A lot of us, it seems, are dealing with aging parents. Pastor Mike Glenn shares why this role reversal is frustrating and frightening, fulfilling and emptying—all at the same time.
My mom and dad were married so long they became one word, “John and Barbara Glenn.” You didn’t see one without seeing the other. The two of them were a great team. Their gifts complemented each other. Dad was a great people person, and Mom was great at details. When Dad died three years ago, Mom struggled. I wasn’t surprised. I expected it. When she forgot to pay a bill or overlooked an appointment, I just wrote it off as grief.
I was the last one to admit there was something else wrong. Finally, after consultations with doctors, MRIs, and X-rays, I ended up moving Mom to an assisted living facility near where I live. To say I moved her is an understatement. I drug her to Nashville. I don’t think she’s forgiven me yet. She may never forgive me.
And I’ll just have to live with that. I’m discovering I’ll have to learn to live with a lot of things. I’m making decisions about her doctors and her care. I’m taking care of her finances and dealing with her property. I’m trying to do what I think she would want me to do, but sometimes I’m not so sure. Sometimes, I just do the best I can.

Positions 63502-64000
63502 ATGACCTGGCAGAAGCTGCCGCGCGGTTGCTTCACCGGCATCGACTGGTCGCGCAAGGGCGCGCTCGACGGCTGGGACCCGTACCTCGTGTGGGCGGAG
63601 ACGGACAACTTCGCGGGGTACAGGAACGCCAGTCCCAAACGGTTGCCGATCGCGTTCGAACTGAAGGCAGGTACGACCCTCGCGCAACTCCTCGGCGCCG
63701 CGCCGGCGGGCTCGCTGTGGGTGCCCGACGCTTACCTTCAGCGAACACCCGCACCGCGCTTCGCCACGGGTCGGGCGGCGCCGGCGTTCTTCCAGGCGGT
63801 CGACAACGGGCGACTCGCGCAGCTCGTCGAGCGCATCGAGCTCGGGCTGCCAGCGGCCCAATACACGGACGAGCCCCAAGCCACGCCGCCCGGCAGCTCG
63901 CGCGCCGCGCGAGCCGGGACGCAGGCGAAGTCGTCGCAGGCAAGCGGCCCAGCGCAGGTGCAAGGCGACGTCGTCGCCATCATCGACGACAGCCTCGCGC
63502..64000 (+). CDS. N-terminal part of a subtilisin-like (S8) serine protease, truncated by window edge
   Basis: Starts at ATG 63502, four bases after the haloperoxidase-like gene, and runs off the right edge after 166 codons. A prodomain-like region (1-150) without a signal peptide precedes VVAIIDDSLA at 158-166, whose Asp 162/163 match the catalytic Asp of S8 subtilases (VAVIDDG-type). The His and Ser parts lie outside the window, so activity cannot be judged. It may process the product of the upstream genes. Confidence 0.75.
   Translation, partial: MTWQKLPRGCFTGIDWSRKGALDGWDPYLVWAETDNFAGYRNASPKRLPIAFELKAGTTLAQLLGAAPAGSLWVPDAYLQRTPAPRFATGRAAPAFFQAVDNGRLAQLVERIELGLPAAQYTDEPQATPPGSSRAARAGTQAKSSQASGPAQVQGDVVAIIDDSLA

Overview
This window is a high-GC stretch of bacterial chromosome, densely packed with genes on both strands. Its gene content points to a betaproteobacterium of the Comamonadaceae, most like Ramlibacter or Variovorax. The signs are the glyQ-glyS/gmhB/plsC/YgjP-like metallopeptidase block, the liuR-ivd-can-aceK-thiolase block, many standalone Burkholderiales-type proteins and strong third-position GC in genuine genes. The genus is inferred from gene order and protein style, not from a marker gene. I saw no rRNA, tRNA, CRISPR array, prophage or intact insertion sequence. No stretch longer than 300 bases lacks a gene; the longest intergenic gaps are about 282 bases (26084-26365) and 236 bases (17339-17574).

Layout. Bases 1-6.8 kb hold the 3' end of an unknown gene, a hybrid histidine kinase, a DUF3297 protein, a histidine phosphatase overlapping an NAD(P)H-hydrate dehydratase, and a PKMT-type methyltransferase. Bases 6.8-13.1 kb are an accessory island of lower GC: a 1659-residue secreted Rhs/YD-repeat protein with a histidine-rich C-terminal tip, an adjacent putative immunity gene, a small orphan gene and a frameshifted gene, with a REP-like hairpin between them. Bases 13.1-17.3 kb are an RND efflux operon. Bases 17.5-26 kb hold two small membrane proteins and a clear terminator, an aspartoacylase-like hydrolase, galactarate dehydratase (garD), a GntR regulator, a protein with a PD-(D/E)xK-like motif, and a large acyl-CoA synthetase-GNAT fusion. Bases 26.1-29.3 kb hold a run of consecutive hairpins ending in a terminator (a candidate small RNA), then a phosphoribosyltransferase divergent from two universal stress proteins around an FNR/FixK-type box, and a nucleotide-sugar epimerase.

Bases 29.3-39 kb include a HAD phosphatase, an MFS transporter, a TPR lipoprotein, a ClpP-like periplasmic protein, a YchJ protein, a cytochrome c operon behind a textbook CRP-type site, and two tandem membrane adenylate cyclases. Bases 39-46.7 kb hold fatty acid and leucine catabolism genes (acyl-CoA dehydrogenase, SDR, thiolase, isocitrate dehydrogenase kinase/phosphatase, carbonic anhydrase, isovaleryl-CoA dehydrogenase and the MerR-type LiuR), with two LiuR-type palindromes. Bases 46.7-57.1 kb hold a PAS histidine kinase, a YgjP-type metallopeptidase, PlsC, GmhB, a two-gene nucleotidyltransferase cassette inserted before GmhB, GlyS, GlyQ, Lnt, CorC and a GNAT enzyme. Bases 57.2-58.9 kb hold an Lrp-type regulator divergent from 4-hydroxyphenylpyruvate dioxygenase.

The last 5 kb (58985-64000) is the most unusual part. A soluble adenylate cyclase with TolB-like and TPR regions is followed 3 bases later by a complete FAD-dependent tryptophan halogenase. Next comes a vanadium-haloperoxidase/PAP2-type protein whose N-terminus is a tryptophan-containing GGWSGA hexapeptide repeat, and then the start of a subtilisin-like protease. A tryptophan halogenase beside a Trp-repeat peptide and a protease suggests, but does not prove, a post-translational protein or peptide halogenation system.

One thing that’s surprised me is how many of my friends are going through the same thing. When they hear I’ve moved my mom, they’ll walk up to me and quietly tell me what’s going on in their lives. A lot of us, it seems, are dealing with aging parents. The flipping of roles with our parents is frustrating and frightening, fulfilling and emptying—all at the same time.
There are no books that can help. Sure, there are plenty of resources out there about Alzheimer’s and aging, but there’s no book on my mom. Nope, Barbara B. Glenn is one of a kind. Most of the decisions come down to me. I make them the best I can, and I pray a lot.
After a lot of ups and downs through all of this, here’s where I’ve landed. When I was little and couldn’t take care of myself, I trusted my mom to do what was best for me. Now, the table has turned. She’s no longer able to take care of herself, and the only thing she wants is for me to do what’s best for her. No, she won’t always understand what I do just like I didn’t understand everything she did for me.
But I trusted her.
Now, she’s trusting me.
If at the end of it all, I can say I did the best I could to take care of my mom, I’ll be able to live with that. Like I said, I’m learning to live with a lot of things these days.